College for many international students starts with intensive English. Reading and writing instructor Barbara Dowling is used to hearing a potpourri of accents. But this quarter, her Oregon State University students come overwhelmingly from one place, Saudi Arabia.
It's a huge turnaround. After the terrorist attacks in September of 2001, nearly all the Saudi students studying in the United States went home for fear of being caught in an anti-Arab backlash.
Last year, the Saudi government decided to try to repair relations with people-to-people contact. "I think a country's best ambassadors are their people," says Saudi embassy spokesman Nail Al-Jubeir, adding that a scholarship program will expose Americans to ordinary, friendly Saudis. "And in this case, we have the best and brightest who are coming to study here, to learn about America, what America is first hand." And that leads to the more important goal, says Al-Jubeir: to foster a more favorable view at home of the monarchy's partnership with America.
"We have a generation that graduated from the U.S. whose children in the last four or five years have never been here and we're trying to encourage them to come to the U.S." he explains. "What we're seeing is a new generation that is coming of age, that is learning what America is on television. Unfortunately, that is not what America is."
Al-Jubeir says the Kingdom plans to award 20,000 scholarships over the next four years -- each one covering full tuition, room, and board.
But one Middle East expert in Washington suggests it would take political breakthroughs, like an end to the Iraq War or a resolution of the Israeli-Palestinian conflict, to reduce ill will significantly. Nevertheless, retired Ambassador Phil Wilcox welcomes the Saudi student resurgence. "Twenty thousand more students is a lot of students," he observes. "Presumably, [after] the benefit of higher education in this country they'll go back into senior positions in business and government and academia in Saudi Arabia and that would have a positive change in their society."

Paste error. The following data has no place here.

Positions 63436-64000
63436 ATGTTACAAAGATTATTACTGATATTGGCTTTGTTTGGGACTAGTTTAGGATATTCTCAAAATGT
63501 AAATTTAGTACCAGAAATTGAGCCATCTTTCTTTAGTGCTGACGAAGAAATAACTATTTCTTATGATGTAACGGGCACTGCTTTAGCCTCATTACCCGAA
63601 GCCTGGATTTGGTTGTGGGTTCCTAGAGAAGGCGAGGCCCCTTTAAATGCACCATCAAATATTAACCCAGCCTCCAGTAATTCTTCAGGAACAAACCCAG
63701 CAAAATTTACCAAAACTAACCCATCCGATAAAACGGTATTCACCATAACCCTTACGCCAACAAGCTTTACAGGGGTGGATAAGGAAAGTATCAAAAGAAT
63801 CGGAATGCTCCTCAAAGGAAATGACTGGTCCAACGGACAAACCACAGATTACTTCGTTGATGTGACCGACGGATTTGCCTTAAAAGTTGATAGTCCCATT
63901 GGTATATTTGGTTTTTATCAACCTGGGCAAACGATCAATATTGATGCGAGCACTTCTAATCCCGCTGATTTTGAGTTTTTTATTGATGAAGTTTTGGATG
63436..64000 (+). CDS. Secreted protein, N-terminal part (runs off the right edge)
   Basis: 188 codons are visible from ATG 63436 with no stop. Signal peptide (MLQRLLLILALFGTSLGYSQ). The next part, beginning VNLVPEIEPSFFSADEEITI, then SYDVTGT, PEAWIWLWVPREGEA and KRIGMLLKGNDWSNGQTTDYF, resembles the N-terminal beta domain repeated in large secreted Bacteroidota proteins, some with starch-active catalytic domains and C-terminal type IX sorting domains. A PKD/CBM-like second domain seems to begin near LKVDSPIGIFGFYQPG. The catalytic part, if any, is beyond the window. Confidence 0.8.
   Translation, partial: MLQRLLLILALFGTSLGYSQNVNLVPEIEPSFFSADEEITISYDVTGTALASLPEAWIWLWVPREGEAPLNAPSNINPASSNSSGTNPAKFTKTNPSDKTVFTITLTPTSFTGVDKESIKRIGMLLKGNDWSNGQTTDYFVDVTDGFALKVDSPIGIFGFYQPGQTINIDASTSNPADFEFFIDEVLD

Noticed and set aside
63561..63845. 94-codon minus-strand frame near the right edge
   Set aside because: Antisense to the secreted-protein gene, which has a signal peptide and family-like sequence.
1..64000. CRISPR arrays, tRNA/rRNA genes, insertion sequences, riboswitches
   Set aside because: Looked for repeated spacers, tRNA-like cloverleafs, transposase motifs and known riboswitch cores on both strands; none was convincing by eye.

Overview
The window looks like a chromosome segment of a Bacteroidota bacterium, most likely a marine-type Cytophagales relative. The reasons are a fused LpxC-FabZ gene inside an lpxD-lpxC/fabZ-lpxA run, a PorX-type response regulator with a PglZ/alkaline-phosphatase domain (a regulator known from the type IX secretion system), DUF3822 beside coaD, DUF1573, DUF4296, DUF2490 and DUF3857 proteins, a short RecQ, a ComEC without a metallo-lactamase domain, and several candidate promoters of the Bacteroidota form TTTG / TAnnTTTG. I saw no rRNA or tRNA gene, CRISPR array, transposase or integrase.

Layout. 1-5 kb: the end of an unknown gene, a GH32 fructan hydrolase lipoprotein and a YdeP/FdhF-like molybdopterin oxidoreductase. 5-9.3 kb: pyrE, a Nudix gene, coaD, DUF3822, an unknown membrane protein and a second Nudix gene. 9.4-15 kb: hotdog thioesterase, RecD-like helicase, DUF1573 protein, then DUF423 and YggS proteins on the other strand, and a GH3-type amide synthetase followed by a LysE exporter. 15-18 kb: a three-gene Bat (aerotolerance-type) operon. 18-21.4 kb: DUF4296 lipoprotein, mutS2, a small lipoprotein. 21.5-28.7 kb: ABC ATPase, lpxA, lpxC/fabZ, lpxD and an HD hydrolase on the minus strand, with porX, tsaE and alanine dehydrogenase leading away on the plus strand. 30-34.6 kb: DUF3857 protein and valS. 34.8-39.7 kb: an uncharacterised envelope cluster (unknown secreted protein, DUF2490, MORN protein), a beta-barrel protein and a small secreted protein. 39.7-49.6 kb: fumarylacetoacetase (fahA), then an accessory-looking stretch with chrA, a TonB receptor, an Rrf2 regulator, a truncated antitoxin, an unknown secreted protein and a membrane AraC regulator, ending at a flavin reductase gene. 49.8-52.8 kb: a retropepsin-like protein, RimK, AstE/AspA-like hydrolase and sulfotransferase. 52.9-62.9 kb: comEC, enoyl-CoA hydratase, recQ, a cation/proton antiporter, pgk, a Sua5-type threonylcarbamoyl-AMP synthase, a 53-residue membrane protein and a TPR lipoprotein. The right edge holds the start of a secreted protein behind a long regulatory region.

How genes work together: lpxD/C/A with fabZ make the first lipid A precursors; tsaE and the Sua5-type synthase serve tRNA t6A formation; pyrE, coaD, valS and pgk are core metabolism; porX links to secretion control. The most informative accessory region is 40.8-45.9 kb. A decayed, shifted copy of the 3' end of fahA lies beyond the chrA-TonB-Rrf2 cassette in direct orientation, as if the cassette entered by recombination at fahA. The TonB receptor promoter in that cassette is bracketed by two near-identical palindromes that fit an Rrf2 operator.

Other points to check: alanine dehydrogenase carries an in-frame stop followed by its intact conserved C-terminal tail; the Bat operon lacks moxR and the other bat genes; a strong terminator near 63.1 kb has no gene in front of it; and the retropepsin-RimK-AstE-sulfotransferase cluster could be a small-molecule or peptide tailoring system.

They've already brought about a positive change in Oregon. The director of OSU's English Language Institute, Deborah Healey, has 88 Saudis enrolled this quarter, the most since the early 1980's. "It's really a good deal for the state and helps subsidize the domestic students by having other people who pay the full ride. So we are doing our bit to balance the trade deficit," she laughs.
The new enrollees are not helping balance the gender distribution on campus, though. Healey says the vast majority of the Saudi students coming over are male. "Women really can't travel without a chaperone. We have at least one who came with her brother. So he was also admitted as a student and that enabled her to come. Her family would not worry about her that way."
Personal recommendations seem to play a big role in how students pick their schools. Fahad Al Mohazey, 20, compared Michigan State and Oregon State and ended up here in Corvallis, "because my friend told me it is a quiet city, a nice city. The weather is not so bad, except the rain."
The moisture -- and the lush greenery that results -- are actually a major attraction for some of his cohorts. Al Mohazey says he wasn't scared to come to the U.S. because he believes Americans no longer equate Arabs with terrorism. "I think everything is cool right now," he says. "I am very welcome here. I feel that the Corvallis people are very kindful and nice with me." Al Mohazey is taking intensive English before pursuing studies in accounting at OSU.
Maha Mohamed, 23, says she's here because her American-educated father spoke highly of Oregon. " I might take my masters in computer sciences and a M.B.A." she says. She wears a headscarf in the computer lab, but otherwise blends in with a Western style sweater and dressy pants. She explains that her family was not worried about sending her to the United States. "I am married. My husband is with me." He is also a student at OSU. Mohamed says she hopes to open her own business when she gets back home.
The first wave of Saudi scholarship recipients enrolled at colleges in nearly every state of the union, making the influx a nationwide phenomenon. Saudi students are on track to become one of the biggest foreign contingents at the University of Arkansas. Gonzaga University in Spokane, Washington, has seven presently enrolled, but expects to go as high as 80 over the next few years.
Administrators say the numbers would have been even higher this winter were it not for visa troubles. Student visa applicants undergo extensive background checks and must appear at a consulate for an in-person interview. However, at the same time that more Saudis hope to attend U.S. schools, on-going security threats have forced a reduction in U.S. consulate staffing around the Kingdom.